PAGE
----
This looks like an interesting audio player, a bit expensive but a good replacement for the phone
@email@example.com The old classic iPods are great. They’re repairable, modifiable, and they sound great too. Not at all like modern Apple devices. You can replace the spinning hard drive with flash storage, with capacities up to 2 TB on a 7th gen.
They can even run a free operating system, allowing you to drag and drop music files onto the iPod (without iTunes) and play many different file formats. I use a 5th gen myself.
@firstname.lastname@example.org I always wanted to have an iPod with a Click wheel.
Sadly I only could use the iPod Shuffle, a few iPod nanos and an iPod Touch. In fact it would be a great to project to upgrade a Classic with that flash memory.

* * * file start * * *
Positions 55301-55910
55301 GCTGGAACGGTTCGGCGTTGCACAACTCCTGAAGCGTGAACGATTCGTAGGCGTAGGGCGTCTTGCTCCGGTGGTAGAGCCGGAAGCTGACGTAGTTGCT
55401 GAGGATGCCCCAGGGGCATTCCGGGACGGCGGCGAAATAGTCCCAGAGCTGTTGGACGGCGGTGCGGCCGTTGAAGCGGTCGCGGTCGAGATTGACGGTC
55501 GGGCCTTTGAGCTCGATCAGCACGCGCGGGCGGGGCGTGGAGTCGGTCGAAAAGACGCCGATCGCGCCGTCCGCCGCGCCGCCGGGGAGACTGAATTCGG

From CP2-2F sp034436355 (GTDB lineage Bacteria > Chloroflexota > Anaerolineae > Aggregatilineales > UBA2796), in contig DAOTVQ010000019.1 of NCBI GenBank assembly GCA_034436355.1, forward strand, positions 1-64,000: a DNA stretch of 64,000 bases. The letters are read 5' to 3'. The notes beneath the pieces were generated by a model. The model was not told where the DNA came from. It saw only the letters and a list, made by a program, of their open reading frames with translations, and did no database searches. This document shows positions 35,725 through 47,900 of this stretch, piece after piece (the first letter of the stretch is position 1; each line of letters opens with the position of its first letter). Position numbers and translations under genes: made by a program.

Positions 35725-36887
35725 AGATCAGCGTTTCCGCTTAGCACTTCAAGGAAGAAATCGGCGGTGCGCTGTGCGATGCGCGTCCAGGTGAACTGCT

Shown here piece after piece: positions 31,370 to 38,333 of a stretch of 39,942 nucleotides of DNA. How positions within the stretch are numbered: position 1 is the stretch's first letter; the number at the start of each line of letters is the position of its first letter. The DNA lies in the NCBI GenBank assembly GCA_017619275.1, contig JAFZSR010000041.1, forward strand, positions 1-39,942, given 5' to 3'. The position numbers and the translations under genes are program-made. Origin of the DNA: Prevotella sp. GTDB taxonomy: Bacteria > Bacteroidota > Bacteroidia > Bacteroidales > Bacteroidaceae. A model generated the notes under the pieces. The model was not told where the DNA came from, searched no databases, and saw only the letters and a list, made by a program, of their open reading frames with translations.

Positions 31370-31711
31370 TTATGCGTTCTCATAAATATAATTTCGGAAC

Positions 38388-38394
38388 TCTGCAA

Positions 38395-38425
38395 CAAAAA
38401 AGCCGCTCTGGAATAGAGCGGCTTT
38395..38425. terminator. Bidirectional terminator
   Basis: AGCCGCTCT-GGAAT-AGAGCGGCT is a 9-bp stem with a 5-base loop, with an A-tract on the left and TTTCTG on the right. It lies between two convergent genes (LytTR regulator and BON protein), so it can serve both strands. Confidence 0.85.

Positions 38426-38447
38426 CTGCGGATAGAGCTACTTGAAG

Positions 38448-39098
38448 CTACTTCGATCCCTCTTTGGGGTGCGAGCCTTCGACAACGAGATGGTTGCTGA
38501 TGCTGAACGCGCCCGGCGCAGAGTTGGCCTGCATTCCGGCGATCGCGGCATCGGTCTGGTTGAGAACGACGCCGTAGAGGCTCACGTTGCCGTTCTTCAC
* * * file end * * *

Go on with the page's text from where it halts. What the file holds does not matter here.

@email@example.com I didn’t like the original click wheel. I think the first mini wheel was the better of them
@firstname.lastname@example.org You mean the mechanical one? I didn’t use it, but I suppose it wouldn’t feel great to the touch, compared to the most recent versions, feeling like touchpads.
@email@example.com The 5th gen is much easier to work on than the 6th and 7th gen iPods. With those newer units, it’s almost impossible to avoid ruining the back plate when opening it up. For those, you’ll want to have a spare back plate before you start.
@firstname.lastname@example.org Only the 1st gen iPod had the scroll wheel. The 2nd and 3rd gen had a touch-sensitive wheel with separate buttons. The clickwheel (touch-sensitive wheel with integrated buttons) was introduced for the Mini and was used in all the main line iPods from the 4th generation on.
@email@example.com 🧐😀 wow, I didn’t remember all those names and generations
I think I only used from the 4th and beyond